Here’s the thing, if you don’t know or fathom rather, the need for compassion’s touch–bless you and my sincere prayer is you remain in the good favor of the almighty. But if you do, if you are someone who has suffered a sorrow that is debilitating and you have to find somehow, someway to keep on living, then you understand the profound need for compassion from others whether in small or large doses.

The reason for this is simple, it really does take a great deal of energy to usurp the pain of loss. To daily strive to allow joy to be present, and to even be an active participant in life’s activities such as grabbing a cup o’ joe (coffee), can consume a days worth of effort. This doesn’t leave much energy left for superficiality, self centered choices, inconsiderate behaviors, and intolerable acts. And because those, too, exist within the daily walk of humanity the energy left at the end of the day is most often only enough for “a little bit more.” This my friends is where the gift of mercy is most appreciated…

It is here, at this point, at the exhaustion from living-in-pain point, where you will find the newly, unimproved, Rivka. The Rivka who gives an answer with a sharp tongue (ok, that’s always been my strong point!). The Rivka who hasn’t much to talk about (new found trait). The Rivka who doesn’t want to go to social events (ever). The Rivka who uses the F-word to get a point across or when stubbing a toe (learned in the hospital alongside my paralyzed son). The Rivka who doesn’t call (because she’s out of words). The Rivka who falls short on birthday celebrations (birthdays are overrated, are they not?). The Rivka who has no patience for people’s judgement (of myself or others). The Rivka who doesn’t get excited when things go wrong (I live daily in the “wrong” of my son’s death). The Rivka who wants to annihilate inconsiderate drivers (move them off the road). The Rivka who might not seem burdened by heartbreak (but is). The Rivka who is struggling just to connect to this world (but thankfully does). And, it is at this point you will find the Rivka who is desperately in need of compassion or forgiveness when it is (justifiably) within one’s power to punish or harm her.

Knowing this about myself allows me to don a cloak of empathy most of the time, which has just about shut out my ability to cast judgement (still in me are ill thoughts toward those that callously hurt others, and cars that don’t let me merge onto the freeway). In practical terms, I recognize I am overusing the grace of G-d and the mercy of humans on an ongoing basis. And as such, am using some of my depleted energy bank to ensure I am not stingy in considering whom else might be traveling down life’s lane with the bumpers up.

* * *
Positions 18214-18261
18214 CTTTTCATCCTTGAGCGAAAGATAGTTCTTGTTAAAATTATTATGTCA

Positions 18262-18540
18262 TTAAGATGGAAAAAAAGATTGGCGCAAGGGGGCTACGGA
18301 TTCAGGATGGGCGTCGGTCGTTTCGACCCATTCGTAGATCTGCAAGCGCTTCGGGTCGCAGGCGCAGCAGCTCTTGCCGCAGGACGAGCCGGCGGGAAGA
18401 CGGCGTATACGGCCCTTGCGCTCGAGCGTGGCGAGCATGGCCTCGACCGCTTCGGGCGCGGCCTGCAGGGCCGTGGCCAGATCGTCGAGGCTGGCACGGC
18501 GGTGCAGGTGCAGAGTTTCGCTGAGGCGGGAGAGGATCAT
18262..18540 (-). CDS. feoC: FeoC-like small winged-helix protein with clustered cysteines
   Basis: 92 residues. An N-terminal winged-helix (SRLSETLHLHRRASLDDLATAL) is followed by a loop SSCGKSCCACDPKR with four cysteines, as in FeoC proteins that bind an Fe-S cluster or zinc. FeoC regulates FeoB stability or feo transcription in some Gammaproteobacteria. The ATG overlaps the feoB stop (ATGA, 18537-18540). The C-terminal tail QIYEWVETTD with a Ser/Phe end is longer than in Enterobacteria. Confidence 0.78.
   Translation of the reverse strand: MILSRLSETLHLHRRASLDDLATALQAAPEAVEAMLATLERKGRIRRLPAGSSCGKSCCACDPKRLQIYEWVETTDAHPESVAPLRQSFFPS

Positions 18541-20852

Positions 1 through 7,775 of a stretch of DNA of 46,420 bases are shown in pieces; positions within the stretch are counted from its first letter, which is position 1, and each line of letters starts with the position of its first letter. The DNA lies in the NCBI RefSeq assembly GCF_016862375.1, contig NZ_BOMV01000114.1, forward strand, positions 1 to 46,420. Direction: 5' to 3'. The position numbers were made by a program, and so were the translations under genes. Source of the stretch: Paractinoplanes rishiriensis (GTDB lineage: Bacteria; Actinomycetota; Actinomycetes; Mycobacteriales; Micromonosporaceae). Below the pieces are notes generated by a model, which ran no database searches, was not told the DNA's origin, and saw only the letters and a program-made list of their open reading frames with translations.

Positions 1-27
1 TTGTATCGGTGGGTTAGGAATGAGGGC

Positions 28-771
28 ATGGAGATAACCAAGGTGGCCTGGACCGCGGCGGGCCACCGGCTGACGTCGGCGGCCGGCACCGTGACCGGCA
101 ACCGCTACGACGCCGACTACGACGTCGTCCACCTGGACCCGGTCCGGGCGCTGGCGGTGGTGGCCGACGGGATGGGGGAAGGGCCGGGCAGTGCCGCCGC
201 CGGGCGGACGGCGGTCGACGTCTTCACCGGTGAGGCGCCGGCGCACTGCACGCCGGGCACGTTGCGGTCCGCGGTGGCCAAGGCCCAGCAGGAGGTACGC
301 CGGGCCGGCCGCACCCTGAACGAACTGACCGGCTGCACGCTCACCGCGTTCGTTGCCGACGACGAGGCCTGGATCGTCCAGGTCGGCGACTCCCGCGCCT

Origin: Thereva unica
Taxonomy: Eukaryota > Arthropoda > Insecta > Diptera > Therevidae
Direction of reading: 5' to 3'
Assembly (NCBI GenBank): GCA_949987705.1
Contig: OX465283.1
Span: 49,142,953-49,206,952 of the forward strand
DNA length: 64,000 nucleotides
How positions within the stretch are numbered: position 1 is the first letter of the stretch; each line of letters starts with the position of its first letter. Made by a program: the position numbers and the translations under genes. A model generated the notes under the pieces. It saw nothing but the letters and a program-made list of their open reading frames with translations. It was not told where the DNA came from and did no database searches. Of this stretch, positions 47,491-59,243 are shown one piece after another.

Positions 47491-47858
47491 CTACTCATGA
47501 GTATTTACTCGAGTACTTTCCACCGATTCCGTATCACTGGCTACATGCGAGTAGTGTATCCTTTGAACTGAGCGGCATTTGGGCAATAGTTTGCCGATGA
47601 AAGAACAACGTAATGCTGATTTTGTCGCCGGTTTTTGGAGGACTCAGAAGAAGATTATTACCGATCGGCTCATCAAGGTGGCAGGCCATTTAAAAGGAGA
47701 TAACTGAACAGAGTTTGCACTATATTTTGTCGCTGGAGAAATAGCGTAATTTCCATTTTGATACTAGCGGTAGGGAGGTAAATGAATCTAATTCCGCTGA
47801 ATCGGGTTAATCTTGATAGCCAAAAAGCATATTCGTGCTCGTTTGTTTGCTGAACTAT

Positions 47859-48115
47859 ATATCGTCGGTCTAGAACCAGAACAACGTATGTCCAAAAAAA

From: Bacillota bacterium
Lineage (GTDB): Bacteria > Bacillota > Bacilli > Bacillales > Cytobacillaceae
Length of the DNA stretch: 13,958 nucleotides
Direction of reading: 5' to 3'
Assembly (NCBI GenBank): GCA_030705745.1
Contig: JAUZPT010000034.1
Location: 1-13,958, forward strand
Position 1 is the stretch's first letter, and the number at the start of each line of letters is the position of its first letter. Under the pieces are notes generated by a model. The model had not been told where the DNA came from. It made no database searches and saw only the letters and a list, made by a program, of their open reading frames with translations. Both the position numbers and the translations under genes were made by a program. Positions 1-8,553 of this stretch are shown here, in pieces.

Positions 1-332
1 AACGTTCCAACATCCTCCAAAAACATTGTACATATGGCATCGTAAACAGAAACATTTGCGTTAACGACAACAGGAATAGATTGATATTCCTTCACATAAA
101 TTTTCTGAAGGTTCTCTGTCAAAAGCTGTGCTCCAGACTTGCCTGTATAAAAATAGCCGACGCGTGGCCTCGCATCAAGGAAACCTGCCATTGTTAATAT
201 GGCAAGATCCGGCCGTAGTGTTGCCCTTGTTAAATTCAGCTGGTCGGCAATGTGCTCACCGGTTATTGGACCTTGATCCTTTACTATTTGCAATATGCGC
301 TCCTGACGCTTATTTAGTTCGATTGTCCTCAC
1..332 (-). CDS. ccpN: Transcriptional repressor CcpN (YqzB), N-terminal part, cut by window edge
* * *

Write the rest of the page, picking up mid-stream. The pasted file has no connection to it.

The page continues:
And if I’m real here in this post, I can confess I hope this writing will challenge each of us to consider further the grumpy person in line at a store and the fact that their story might be wearing them down. Or the aloof individual who doesn’t reciprocate a friendly smile, who might just be making it under the weight of loss. Of course none of this encouragement is new, there are scriptures and proverbs that guide in this wisdom. But in our humanity we forget and so a reminder is not such a bad idea.

 

Age Is Just A Number

25 Sep

We have all heard the longstanding cliché, age is just a number. It is the typical go-to saying when someone advanced in years (whatever that means) acts in a manner, whether playful or foolish, usually reserved for youth. A somersault on the grass performed by a sixty-something year old, a cannonball splash by a grandparent with targeted intent, or in my case a McDonald’s “Happy Meal” on the rare occasion I crave junk-food and can’t pass up the toy prize. Whatever the case may be we engage the right to act outside of our number by calling upon the quip.